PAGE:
A word of caution about Kensington’s software utility that you can download: I started having weird network issues after I installed it that were solved by uninstalling it. I initially installed it because it can disable Wi-Fi automatically when I plug into the dock, but the other problems were not worth it.

Now I just leave Wi-Fi on and set the service order in Network Preferences to prefer Ethernet.

May be overkill for your needs, but I have & :heart::heart::heart: my OWC Thunderbolt 3 Dock. I have 2, one for my Mac mini and one for my daughter’s MacBook Air. (

I have the CalDigits dock. It works really well.
I’d only offer 2 notes. Neither of them were dealbreakers for me, but thought I should mention them.

  1. It runs sort of warm … after a few hours running, its very warm to the touch. It helps to keep it well ventilated.
  2. I have it running 2x 27" ViewSonic monitors. Both have DVI inputs. I usually connect my 2016 15" MBP in clamshell mode. In order to get the monitors to wake properly, I had to get special “active” cables. I ended up purchasing this USB-C to DVI cable and this Displayport to DVI cable. Once those were installed, everything worked as expected.

I’ve used a Henge vertical doc for the last two years and am very satisfied. It’s been flawless.

Thanks everyone! A tough decision with all this feedback - much appreciated. More research now into the suggestions

Would love to hear how this was resolved and/or more recent thoughts. I’m thinking of replacing my 2010 iMac with a dock & external monitor for my 2016 MBP.

Would also love to hear ideas re: the monitor (under $1500 or so).

It gets mixed reviews, but I love having a LG 5K connected to a MacBookPro with one TB3 cable. I then have both screens open, MBPr on a stand, and a wireless keyboard / mouse. The LG 5K is a good fit (in terms of color, pixel pitch and brightness) for the native MBPr screen.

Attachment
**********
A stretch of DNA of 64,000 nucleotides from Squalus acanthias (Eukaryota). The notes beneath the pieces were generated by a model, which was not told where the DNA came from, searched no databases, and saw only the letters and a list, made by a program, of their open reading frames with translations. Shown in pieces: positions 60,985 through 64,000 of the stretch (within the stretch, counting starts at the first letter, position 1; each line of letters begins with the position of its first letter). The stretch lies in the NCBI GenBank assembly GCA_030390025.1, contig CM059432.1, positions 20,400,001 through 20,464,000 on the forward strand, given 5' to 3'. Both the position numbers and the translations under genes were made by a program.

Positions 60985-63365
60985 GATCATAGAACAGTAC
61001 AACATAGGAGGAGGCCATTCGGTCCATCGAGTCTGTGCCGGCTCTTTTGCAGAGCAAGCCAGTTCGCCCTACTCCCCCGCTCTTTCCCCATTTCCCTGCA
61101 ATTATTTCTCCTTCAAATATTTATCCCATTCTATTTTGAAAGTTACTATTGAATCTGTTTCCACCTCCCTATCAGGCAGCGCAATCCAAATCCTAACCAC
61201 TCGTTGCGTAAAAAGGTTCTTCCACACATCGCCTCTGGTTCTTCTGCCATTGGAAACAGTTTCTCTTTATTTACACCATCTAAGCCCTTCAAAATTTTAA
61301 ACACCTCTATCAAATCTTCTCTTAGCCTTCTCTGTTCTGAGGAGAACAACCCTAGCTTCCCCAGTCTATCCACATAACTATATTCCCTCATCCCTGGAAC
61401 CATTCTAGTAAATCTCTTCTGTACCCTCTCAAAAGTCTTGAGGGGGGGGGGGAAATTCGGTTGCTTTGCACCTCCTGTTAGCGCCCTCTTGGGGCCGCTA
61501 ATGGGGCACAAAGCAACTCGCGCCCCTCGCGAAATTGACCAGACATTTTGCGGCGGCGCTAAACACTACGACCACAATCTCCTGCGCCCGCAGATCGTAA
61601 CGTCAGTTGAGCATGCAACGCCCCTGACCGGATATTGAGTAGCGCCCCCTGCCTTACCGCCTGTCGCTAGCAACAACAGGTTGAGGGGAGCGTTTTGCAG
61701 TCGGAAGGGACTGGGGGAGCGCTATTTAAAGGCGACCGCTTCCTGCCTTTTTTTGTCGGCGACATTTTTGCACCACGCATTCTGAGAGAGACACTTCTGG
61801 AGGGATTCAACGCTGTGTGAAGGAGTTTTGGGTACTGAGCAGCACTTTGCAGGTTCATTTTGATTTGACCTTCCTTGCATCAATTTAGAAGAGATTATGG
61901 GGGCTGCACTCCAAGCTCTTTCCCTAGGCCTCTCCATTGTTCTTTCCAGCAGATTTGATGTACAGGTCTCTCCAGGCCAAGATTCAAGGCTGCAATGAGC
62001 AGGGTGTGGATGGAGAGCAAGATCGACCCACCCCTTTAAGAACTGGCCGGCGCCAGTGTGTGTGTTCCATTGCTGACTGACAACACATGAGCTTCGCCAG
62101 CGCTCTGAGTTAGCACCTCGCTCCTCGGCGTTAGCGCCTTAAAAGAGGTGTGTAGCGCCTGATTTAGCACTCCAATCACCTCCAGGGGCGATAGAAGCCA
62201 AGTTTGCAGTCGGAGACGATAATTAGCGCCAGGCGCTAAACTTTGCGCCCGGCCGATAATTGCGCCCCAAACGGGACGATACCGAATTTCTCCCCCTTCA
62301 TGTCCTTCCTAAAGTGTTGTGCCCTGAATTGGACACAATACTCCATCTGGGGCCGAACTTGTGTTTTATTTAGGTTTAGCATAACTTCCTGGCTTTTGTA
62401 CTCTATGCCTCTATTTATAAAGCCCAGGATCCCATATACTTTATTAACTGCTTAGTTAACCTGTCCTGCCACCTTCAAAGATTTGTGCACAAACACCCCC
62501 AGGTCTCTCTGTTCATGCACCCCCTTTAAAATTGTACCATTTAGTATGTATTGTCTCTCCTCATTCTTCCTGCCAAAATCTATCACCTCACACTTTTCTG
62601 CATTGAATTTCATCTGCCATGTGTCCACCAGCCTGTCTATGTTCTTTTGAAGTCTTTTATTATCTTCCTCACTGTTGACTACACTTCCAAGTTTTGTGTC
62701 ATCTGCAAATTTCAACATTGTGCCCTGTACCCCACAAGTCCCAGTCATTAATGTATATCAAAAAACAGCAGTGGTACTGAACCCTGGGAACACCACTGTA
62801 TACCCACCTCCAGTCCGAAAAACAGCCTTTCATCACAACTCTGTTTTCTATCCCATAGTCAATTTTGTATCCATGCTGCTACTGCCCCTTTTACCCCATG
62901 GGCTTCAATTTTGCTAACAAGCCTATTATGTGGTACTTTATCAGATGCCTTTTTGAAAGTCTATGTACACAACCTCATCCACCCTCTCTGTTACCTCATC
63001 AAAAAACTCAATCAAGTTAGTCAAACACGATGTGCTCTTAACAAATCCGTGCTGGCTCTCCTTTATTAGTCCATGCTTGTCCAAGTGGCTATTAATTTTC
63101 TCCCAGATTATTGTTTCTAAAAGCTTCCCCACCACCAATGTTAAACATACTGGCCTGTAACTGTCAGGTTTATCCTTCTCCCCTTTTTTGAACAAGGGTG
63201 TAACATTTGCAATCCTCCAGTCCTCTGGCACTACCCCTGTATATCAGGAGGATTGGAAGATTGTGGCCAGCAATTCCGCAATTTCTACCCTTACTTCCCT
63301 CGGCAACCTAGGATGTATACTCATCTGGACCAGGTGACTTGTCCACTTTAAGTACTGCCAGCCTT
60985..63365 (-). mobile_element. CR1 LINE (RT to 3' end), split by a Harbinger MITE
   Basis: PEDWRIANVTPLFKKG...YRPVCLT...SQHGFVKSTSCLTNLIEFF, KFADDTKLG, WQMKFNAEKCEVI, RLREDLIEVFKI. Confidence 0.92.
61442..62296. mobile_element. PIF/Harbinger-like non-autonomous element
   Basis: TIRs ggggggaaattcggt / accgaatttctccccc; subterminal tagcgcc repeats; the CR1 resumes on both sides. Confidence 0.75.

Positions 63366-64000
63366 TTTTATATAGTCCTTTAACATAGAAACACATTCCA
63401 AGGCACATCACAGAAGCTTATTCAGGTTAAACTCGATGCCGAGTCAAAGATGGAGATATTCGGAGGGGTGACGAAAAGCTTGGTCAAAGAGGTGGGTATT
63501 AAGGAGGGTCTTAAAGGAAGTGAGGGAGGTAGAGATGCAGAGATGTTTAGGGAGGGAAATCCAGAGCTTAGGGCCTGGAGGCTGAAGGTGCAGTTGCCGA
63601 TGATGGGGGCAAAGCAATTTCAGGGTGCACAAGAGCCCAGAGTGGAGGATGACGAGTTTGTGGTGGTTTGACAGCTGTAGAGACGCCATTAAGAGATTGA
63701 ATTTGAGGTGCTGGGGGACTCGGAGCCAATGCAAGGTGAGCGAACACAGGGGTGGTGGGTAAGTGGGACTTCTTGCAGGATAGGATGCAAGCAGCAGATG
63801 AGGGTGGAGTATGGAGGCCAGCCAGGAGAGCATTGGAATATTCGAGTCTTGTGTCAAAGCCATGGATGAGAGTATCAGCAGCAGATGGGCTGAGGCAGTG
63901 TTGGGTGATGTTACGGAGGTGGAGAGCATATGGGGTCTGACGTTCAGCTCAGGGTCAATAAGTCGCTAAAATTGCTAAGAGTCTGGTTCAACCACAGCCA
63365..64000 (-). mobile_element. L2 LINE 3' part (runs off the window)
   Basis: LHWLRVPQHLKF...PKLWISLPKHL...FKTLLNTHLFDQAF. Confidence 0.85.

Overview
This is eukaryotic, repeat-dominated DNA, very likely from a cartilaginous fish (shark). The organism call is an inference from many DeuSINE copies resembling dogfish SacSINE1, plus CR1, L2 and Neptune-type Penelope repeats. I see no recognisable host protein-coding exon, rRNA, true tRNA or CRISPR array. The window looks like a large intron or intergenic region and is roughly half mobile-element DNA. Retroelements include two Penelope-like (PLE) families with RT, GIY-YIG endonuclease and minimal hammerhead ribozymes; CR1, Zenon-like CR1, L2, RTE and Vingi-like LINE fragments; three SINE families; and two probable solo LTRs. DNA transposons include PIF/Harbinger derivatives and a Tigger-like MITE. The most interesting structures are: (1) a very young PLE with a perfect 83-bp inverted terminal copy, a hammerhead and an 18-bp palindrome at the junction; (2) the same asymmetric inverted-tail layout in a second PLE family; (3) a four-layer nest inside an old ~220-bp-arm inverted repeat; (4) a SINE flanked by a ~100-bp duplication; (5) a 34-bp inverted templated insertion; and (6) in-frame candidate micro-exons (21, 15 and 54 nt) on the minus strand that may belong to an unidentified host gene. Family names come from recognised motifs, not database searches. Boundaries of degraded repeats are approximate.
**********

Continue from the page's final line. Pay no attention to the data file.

The 24” LG Ultrafine (4K) is also worth a look, for similar reasons. The monitor itself ends up serving as a kind of docking station for me. For the sake of preserving very limited desk space, I usually use my MBP in clamshell mode when connected to the monitor.

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Hello all, the saga continues!

When I looked harder at the Dell widescreen monitor I got, I found out it could both power the laptop and provide the USB connections that I needed which gave me a win with just a single cable to plug into the laptop. I do sometimes have to unplug and replug it in since the monitor doesn’t seem to wake up the USB connection all the time.

I’ve been using the laptop screen as my second monitor and am thinking of getting a second monitor to put in portrait mode. That re-introduces the need for a second cable and possibly a hub of some sort that can also charge. Since I won’t need access to the laptop screen, it would look like the Henge vertical dock would be good enough to deliver the experience and functionality I’m looking for.

Thanks for all the ideas - I certainly learned more about docks!

In 2015, my 2008 MacBook Pro was in a Henge vertical dock loading a macOS update overnight when it died. I’ve always wondered if reduced ventilation played a part in its death.

Hmmm, that’s interesting - a number of people in the office do use the Henge vertical so I will check with them too